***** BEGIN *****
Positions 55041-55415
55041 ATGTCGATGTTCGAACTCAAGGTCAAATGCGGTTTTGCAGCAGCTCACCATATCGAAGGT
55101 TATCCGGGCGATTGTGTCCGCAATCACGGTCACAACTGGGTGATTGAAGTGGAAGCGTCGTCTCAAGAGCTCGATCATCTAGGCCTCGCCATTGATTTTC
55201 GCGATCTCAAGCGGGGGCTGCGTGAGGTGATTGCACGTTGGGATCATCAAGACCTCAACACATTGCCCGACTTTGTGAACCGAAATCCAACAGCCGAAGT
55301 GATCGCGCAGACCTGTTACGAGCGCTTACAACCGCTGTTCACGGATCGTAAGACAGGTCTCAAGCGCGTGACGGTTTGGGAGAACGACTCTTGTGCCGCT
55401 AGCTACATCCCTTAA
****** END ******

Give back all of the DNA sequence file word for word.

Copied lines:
Positions 55041-55415
55041 ATGTCGATGTTCGAACTCAAGGTCAAATGCGGTTTTGCAGCAGCTCACCATATCGAAGGT
55101 TATCCGGGCGATTGTGTCCGCAATCACGGTCACAACTGGGTGATTGAAGTGGAAGCGTCGTCTCAAGAGCTCGATCATCTAGGCCTCGCCATTGATTTTC
55201 GCGATCTCAAGCGGGGGCTGCGTGAGGTGATTGCACGTTGGGATCATCAAGACCTCAACACATTGCCCGACTTTGTGAACCGAAATCCAACAGCCGAAGT
55301 GATCGCGCAGACCTGTTACGAGCGCTTACAACCGCTGTTCACGGATCGTAAGACAGGTCTCAAGCGCGTGACGGTTTGGGAGAACGACTCTTGTGCCGCT
55401 AGCTACATCCCTTAA